The central character, Jamil, marries three women without any of them realising that their husband has committed polygamy. Jamil and Latifah have been married for 12 years. When Jamil decides to marry Hasnah, he lied to Hasnah saying that Latifah has agreed to allow him to marry again because the pair (Jamil and Latifah) does not have children. Jamil who is also working for Latifah's father, played by Ahmad Nisfu, told his father-in-law about his marriage with Hasnah. Later, when collecting rent from his tenants, Jamil falls for one tenant's daughter, Rohani and decides to marry the girl. With the help of his father-in-law, Jamil manages to keep his three marriages a secret from one another. However, an encounter at the hair salon causes the three wives to meet up. Rohani invited both Latifah and Hasnah to her house for tea. Later they found Rohani's wedding picture. The three women independently befriend each other, causing Jamil to be wrapped in an ever-tightening web of lies and trickery.
P. Ramlee as Jamil
Sarimah as Rohani, Wife Number 3
Jah Hj. Mahadi as Hasnah, Wife Number 2
Zara Agus as Latifah, Wife Number 1
Ahmad Nisfu as Haji Latiff
M. Babjan as Pak Ali
M. Rafee as Rafee
Zainon Fiji as Mak Hasnah
Ahmad Sabree as Encik Rashid
Doris Han as Doris
Mislia as Rashida
"Selamat Pengantin Baru" ("Congratulations to the Bride and Groom")
"Pukul 3 Pagi"
"Madu Tiga"
Eleventh Asian Film Festival (1964) in Taipei
Best Comedy Film - WON
Saloma, P. Ramlee's real-life wife, has a cameo in the film as the singer at his character's wedding.

Sunday, December 23, 2007

Malaysian classics(10):Love Conquers all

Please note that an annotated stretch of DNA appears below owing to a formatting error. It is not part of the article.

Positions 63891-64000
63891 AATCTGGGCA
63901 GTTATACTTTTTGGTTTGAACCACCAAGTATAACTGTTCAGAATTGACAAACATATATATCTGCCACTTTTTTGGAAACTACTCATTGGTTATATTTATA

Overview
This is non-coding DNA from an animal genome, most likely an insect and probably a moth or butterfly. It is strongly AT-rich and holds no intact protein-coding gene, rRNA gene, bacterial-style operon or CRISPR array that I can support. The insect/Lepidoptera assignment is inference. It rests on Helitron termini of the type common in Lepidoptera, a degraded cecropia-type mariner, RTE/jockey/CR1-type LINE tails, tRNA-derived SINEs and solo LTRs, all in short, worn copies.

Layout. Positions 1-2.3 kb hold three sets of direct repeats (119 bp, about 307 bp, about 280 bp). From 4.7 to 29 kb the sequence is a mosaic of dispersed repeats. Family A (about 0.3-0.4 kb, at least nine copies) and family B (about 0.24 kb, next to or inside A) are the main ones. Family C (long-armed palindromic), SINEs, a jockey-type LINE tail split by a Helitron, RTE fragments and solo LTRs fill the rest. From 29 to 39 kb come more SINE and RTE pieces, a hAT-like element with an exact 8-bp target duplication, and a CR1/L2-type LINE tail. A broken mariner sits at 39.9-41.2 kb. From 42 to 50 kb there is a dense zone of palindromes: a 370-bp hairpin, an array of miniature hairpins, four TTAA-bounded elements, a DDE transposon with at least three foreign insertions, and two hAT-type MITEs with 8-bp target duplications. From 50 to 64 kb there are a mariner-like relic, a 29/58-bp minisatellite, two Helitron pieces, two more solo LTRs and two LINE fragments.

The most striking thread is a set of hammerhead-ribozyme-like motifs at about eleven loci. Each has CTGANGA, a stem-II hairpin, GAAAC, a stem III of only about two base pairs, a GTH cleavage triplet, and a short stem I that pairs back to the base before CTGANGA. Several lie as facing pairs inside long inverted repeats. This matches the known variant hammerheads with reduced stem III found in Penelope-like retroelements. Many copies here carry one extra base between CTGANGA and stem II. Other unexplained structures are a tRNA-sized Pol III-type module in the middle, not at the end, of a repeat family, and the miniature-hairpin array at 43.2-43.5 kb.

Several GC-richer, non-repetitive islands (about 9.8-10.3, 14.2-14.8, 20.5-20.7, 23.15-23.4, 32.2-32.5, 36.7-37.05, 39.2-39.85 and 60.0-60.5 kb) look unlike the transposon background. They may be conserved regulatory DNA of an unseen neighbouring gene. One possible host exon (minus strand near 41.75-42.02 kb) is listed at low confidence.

Love Conquers All (Also Spanish: Amor conquista todo) is an award-winning 2006 movie by Malaysian director Tan Chui Mui.
Story and Plot Point
Malaysian director Tan Chui Mui's first feature comes trailing an impressive collection of awards: first prizes from Pusan, Rotterdam and Hong Kong, to name a few. This ultra-low-budget narrative of a young woman's arrival in Kuala Lumpur feels both utterly fresh and completely inevitable. Its magic is to have found a way to show us what we've never quite noticed before: Tan's camera's patient, intense, intimate (dare one say specifically female-gendered?) way of looking exposes truths that, once we notice them, seem always to have been there, just underneath, practically hidden, until we adopt the film's and director's new ways of looking.
Ah Ping (a splendid debut by Coral Ong, who acts with natural physical authority) arrives in Kuala Lumpur and immediately is absorbed into its marginal society: she works at a food stand, shares a bunk bed with an acerbically cute little niece, and coos long distance to her boyfriend back home. When roguishly charming John appears (Stephen Chua, all too convincing), his overtures to her, all cocky charm laced with a barely perceptible menace, seem almost irresistible. What follows is both shocking and entirely predictable.